[0058]FIG. 6B depicts a network configuration within a service delivery network 630 in accordance with an embodiment of the present invention. SDN 630 may be coupled to a network via internet 636 to client, or end-user, 638. SDN 630 provides services to client 638, as defined by the service modules and service domains within SDN 630. In this instance, SDN 630 may provide portal services, directory service, and data services from service domains 640, 650, and 660, respectively. Access to SDN 630, and service domains 640, 650, and 660 from internet 636 may be through interface 632. Interface 632 may provide security and access functions to SDN 630, as disclosed above with reference, for example, to service delivery interface 402.
  • [0059]
    Service domains 640, 650, and 660 may be in a single service module, or may be in separate service modules. Further, service domains 640, 650, and 660 comprise servers to enable the functions disclosed above. For example, service domain 640 may include four servers that support portal services for SDN 630.
  • [0060]
    SDN 630 also includes HCSs 680 and LBSs 670 and 672. These switches may correspond to HCSs 610 and LBSs 620 disclosed above. HCSs 680 may connect service domains 640, 650, and 660 to SDN 630, or, alternatively, directly to the network supported by internet 636. HCSs 680 may link service domains 640, 650, and 660 to each other. LBS 670 may be an active load balancing switch and LBS 672 may be a passive load balancing switch within SDN 630.
  • [0061]
    [0061]FIG. 7 depicts a network configuration within a service delivery network 700 in accordance with an embodiment of the present invention. SDN 700 includes SDI 702. Each distribution module and service module LBS within SDN 700 should have one upstream ingress/egress link. The link should have the capacity to support the requirements of the network and services. SDI 702 provides these links, as well as supports the integration layer of SDN 700. SDN 700 also includes distribution module 710 and service modules 720 and 750. Distribution module 710 includes active LBS 712 and passive LBS 714, as well as HCSs 716 and 718.
  • [0062]
    Service module 720 includes active LBS 722 and passive LBS 724. Service module 720 also includes service domains 726 and 732, that are coupled within service module 720 by HCSs 728 and 730, and HCSs 734 and 736, respectively. Service module 750 includes active LBS 752 and passive LBS 754. Service module 750 also includes service domains 756 and 762, that are coupled within service module 750 by HCSs 758 and 760, and HCSs 764 and 766, respectively.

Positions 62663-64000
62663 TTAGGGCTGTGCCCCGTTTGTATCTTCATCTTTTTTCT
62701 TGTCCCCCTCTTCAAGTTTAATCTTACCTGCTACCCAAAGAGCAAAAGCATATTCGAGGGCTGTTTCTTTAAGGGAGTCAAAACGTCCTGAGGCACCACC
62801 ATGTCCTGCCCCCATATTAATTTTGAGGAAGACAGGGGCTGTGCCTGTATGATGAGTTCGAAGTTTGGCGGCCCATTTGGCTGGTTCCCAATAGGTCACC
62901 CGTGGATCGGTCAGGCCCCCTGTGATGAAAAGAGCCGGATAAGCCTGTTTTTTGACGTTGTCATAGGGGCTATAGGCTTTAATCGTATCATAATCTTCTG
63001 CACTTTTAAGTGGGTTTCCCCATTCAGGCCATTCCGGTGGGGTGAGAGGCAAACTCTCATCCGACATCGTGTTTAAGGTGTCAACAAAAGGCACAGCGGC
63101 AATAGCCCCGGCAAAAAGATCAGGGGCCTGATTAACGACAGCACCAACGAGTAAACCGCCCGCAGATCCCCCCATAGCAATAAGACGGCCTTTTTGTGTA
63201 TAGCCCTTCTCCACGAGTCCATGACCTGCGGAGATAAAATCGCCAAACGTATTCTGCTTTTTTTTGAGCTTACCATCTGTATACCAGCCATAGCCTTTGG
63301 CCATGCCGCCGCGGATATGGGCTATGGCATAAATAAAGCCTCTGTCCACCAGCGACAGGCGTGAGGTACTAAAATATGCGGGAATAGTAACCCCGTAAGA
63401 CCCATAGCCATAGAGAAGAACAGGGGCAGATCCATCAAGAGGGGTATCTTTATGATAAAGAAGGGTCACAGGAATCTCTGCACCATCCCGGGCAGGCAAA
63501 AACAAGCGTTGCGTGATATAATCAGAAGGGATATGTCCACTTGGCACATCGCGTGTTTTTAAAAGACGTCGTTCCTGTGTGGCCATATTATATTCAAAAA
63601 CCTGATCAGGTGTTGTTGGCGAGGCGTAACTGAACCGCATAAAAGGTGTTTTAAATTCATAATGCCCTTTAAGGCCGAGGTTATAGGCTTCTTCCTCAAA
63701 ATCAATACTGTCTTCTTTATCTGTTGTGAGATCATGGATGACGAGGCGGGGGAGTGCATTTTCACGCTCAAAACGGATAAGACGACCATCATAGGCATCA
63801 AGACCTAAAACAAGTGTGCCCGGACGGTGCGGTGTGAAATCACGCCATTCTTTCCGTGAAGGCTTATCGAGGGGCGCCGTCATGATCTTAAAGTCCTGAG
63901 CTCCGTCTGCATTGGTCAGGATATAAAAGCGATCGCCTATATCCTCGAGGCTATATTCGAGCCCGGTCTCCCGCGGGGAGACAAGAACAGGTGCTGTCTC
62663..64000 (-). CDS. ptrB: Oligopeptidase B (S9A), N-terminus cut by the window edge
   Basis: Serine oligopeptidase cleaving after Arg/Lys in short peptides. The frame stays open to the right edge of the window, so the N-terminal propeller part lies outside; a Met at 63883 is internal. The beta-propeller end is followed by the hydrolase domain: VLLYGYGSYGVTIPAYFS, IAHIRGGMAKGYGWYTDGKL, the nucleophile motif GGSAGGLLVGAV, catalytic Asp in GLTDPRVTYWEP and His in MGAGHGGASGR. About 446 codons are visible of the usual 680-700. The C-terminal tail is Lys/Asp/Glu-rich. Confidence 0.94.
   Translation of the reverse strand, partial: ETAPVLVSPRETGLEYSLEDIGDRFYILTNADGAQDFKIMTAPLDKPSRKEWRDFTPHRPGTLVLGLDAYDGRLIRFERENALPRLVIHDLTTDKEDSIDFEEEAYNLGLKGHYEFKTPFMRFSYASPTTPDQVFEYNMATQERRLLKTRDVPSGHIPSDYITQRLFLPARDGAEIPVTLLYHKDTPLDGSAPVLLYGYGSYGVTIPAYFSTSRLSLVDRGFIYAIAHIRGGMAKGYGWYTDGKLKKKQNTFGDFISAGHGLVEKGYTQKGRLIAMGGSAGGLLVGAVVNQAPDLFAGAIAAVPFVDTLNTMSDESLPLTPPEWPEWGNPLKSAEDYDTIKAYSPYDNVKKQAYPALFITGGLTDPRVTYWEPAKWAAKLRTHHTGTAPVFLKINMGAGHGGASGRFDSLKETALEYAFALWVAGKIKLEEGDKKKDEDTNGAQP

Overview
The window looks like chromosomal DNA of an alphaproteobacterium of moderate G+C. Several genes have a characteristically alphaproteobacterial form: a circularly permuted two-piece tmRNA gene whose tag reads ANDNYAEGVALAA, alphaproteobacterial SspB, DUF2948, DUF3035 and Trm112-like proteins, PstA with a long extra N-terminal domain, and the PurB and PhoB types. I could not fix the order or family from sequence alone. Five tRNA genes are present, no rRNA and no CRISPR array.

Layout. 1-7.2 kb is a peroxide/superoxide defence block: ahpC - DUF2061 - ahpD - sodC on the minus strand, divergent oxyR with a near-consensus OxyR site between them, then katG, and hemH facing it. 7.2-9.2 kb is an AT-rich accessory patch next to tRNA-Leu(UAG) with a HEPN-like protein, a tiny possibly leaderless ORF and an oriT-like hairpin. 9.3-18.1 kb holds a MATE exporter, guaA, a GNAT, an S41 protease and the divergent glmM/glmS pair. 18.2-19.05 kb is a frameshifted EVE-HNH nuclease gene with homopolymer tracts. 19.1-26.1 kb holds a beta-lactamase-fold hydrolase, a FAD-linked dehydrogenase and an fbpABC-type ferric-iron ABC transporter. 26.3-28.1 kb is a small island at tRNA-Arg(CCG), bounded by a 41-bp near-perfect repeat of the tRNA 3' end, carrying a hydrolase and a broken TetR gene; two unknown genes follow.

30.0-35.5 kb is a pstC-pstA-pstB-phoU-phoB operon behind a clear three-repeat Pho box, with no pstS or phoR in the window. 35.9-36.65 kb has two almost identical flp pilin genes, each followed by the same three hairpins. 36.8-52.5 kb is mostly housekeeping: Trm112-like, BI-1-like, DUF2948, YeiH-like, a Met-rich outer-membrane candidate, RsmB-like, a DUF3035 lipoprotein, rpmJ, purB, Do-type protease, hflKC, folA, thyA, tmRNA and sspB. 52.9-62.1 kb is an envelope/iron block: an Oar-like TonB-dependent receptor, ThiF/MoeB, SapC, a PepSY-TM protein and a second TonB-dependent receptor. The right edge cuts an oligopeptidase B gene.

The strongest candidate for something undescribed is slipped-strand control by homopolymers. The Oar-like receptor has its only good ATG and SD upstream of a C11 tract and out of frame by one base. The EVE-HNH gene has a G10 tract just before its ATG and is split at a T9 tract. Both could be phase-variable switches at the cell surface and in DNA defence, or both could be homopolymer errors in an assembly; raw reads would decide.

• [0063]
    Routing within SDN 700 may be performed by LBSs 712, 722 and 752. Routing is desired when a host, or server, attempts to communicate to another host or client off of its network segment, such as a service domain. After the router within an LBS identifies the location of a particular destination network or host, then the LBS may forward the packet appropriately. SDN 700 provides routing in service modules 720 and 750 by using the same hardware that performs the load balancing. Because each service is divided into service domains, the division provides for a highly scalable and high performing approach to service routing. The division of services also allows for additional controls to ensure certain types of packets are routed through SDN 700 into each service domain.
  • [0064]
    Inter-service domain routing in a service module may be accomplished as follows. Hosts in service domains, such as service domain 726, may be required to communicate to other hosts in service module 720, such as a supporting service. Two processes may provide inter-service domain communications. First, a service VIP may be provided through the LBSs. This approach enables the supporting service to be load balanced as well, such a set of DNS servers or LDAP servers. A set of service VIPs may be maintained like any other service in the LBSs, such LBSs 722 and 724. Alternatively, a static route may be provided to the particular host IP or set of IP addresses that is automatically maintained by the LBS, such as LBS 722. If load balancing is not desired, direct communication may be supported through static routes to each network in the LBS.